Stare decisis – promoting bad HOA statutes

Stare decisis was a very big issue in today’s SCOTUS hearing on Roe v. Wade.   Should this long held precedent be supported or not followed for reasons of “bad law” as argued by some.  The principles governing  stare decisis are, as should be expected, very complicated, so here’s the short of it as best I can determine.

Alexander Hamilton explained that “[t]o avoid arbitrary discretion in the courts, it is indispensable that they should be bound down by strict rules and precedents.”   But it is not a “mechanical formula” or “not set in stone.” The issues dealt with “strong grounds” because “the Court’s willingness to overrule its past decisions is the only way to correct an erroneous constitutional interpretation.”  Was the precedent wrong in the first place (as now being argued with Roe)?  Whether “less harm will result from overruling the decision than from allowing it to stand?

Advocates must make the courts realize that most of the HOA statutes in every state must be overruled on constitutional grounds.  Otherwise, homeowners will never be able to rise out of the muck and recapture true US citizenship.

Can HOA members expect justice in Arizona courts?

“HOA members in Arizona should not expect justice from the courts”

If you are a member of an Arizona HOA/condo, or soon plan to be one, you should pay heed to the above quote made in response to the Arizona Supreme Court’s denial to hear the Bendt appeal petition for review.[i]  In my Commentary, trying to understand the rationale for the denial,

“The homeowner, Bendt, is punished for speaking out, in admittedly harsh terms, [relating to issues of HOA governance]. Yet the judicial system stands by looking at a distance and allowing Trump and his followers to function as vexatious litigants; allowing them to  raise allegations, which are not only laughable but blatantly false under Rule 11, is shameful conduct.[ii]

What message is being sent by this disturbing decision? To the public? To the homeowners in HOAs seeking the equal protection of the laws under the Constitution? To the national lobbying trade group, CAI, who can breathe easy with respect to any challenges to the constitutionality of the HOA legal scheme that  contains denials of fundamental rights and privileges?

Professor Randy Barnett wrote, speaking of justice and judicial legitimacy,

A constitution that lacks adequate procedures to ensure the justice of valid laws is illegitimate even if it was consented to by a majority …. A law may be ‘valid’ because it was produced in accordance with all the procedures required by a particular lawmaking system, [the HOA amendment procedure, for example] but be ‘illegitimate’ because these procedures were inadequate to provide assurances that a law is just.[iii]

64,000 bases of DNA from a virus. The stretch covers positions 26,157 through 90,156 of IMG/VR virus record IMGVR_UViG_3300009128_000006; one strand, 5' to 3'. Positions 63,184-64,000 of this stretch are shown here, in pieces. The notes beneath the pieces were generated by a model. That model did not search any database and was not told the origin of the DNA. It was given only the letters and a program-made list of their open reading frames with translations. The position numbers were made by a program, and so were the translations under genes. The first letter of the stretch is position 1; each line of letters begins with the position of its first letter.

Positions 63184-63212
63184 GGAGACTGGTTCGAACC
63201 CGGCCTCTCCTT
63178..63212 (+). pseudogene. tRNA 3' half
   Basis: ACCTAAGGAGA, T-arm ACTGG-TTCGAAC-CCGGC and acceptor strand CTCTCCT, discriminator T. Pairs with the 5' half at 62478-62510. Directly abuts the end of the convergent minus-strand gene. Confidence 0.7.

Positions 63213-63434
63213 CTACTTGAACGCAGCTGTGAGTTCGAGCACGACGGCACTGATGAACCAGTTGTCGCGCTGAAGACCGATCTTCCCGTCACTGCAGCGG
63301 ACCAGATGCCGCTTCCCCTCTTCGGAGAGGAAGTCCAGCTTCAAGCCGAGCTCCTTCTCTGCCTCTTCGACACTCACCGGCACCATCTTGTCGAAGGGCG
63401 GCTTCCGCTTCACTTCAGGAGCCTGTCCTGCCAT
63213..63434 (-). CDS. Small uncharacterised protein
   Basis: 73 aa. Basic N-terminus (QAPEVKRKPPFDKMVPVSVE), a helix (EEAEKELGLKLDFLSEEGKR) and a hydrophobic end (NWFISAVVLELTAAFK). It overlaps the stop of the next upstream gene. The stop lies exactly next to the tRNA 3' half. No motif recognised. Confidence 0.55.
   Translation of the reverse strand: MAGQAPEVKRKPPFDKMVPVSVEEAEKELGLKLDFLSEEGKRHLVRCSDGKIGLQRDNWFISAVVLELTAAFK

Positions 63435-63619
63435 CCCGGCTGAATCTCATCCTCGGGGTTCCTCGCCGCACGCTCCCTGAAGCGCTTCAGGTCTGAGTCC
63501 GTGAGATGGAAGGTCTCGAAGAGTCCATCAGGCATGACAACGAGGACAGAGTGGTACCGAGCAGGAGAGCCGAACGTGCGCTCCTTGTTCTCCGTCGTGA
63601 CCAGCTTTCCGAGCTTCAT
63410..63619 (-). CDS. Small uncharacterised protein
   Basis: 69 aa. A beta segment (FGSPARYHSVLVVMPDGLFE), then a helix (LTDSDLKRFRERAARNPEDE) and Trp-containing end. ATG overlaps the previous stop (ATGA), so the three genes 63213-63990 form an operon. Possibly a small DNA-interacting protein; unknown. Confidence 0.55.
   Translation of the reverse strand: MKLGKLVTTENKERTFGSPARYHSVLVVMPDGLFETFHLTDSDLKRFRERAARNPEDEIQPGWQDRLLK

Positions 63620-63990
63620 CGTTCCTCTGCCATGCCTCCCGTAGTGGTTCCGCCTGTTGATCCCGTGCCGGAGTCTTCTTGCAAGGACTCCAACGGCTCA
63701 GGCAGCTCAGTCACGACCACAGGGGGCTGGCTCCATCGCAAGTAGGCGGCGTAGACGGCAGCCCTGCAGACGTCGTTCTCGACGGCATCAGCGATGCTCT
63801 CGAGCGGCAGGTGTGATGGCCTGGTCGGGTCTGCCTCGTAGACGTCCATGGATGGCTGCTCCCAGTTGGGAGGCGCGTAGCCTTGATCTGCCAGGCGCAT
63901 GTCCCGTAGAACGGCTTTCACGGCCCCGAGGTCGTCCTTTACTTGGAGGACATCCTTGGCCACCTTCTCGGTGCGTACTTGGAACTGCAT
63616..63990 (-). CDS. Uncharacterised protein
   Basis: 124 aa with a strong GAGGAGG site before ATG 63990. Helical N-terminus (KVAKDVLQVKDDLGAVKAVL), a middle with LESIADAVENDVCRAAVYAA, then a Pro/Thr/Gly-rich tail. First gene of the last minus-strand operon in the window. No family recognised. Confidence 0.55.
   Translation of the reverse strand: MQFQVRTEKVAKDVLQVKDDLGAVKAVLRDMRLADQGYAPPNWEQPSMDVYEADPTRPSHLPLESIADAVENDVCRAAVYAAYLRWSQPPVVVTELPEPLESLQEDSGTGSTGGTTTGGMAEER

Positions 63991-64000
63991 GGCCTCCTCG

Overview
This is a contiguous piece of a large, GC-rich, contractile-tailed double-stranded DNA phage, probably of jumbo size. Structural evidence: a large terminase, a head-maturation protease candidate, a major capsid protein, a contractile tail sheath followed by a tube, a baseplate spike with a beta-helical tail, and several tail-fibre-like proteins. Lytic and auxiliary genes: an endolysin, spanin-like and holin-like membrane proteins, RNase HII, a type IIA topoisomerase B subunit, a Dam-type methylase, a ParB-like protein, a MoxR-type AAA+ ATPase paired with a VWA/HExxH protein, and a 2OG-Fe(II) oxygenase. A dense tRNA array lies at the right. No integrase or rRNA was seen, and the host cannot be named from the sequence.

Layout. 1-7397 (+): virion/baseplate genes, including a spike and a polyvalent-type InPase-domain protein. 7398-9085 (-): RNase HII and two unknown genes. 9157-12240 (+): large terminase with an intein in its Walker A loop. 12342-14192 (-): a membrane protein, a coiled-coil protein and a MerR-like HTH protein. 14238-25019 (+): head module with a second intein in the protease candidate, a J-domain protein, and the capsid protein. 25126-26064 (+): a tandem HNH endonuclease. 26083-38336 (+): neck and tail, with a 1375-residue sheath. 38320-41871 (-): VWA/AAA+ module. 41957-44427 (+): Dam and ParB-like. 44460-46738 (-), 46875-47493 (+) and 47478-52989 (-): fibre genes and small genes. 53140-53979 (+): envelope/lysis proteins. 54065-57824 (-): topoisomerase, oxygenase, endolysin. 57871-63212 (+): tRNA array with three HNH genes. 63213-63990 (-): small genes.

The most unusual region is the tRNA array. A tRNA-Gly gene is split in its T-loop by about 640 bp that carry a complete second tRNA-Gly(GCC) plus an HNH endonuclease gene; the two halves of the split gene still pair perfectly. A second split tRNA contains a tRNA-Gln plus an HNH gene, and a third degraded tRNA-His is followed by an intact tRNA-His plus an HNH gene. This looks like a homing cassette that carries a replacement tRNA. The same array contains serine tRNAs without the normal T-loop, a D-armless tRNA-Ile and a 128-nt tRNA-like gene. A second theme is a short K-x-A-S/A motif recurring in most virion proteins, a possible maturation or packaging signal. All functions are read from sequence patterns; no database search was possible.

And we must not ignore the effect of precedent on court opinions. Hansford and Spriggs found [that] the doctrine of stare decisis, itself, falls victim to the preferences of the judges. The closer the precedent was to the judges views, the more the precedent would be followed, and vice versa. Additionally, the research found that “the justices are more likely to negatively treat [modify or reject] a precedent they dislike on ideological grounds if that precedent is quite vital [how often cited in support]” by the judges (p. 75).[iv]  Bad HOA laws abound leading to favorable anti-homeowner decisions.

And still we see “Equal justice under the law” emblazoned on the façade of the US Supreme Court building. It contains a major defect, a misleading fallacy,  and a presumption of supreme court infallibility [without error].  Bad laws — unjust laws — will not produce justice for all!  And that is just what we face in the HOA-Land Nation.

I have argued (2009) for a judicial system that adhere to the following:

Before we can decide, we must examine some of the myths and realities of the American judicial system.  First, we have the concept of justice, the very foundation of any judicial system, although some have argued it is to uphold the law.  Philosophically, a judicial system cannot exist in a democracy if it does not uphold justice and correct the wrongs of the past.  In fact the people are told “Equal Justice Under Law”, the motto on the Supreme Court building; “to secure justice”, the commonplace stated purpose of court rules of procedure;   “to establish justice”, the opening purpose in the Preamble to the US Constitution; and we designate the members of the Supreme Court as “justices”. Notice that “to uphold the law” is not included in the above.  This is the argument, along with the insistence on precedent, used by those special interests who favor unjust laws.[v]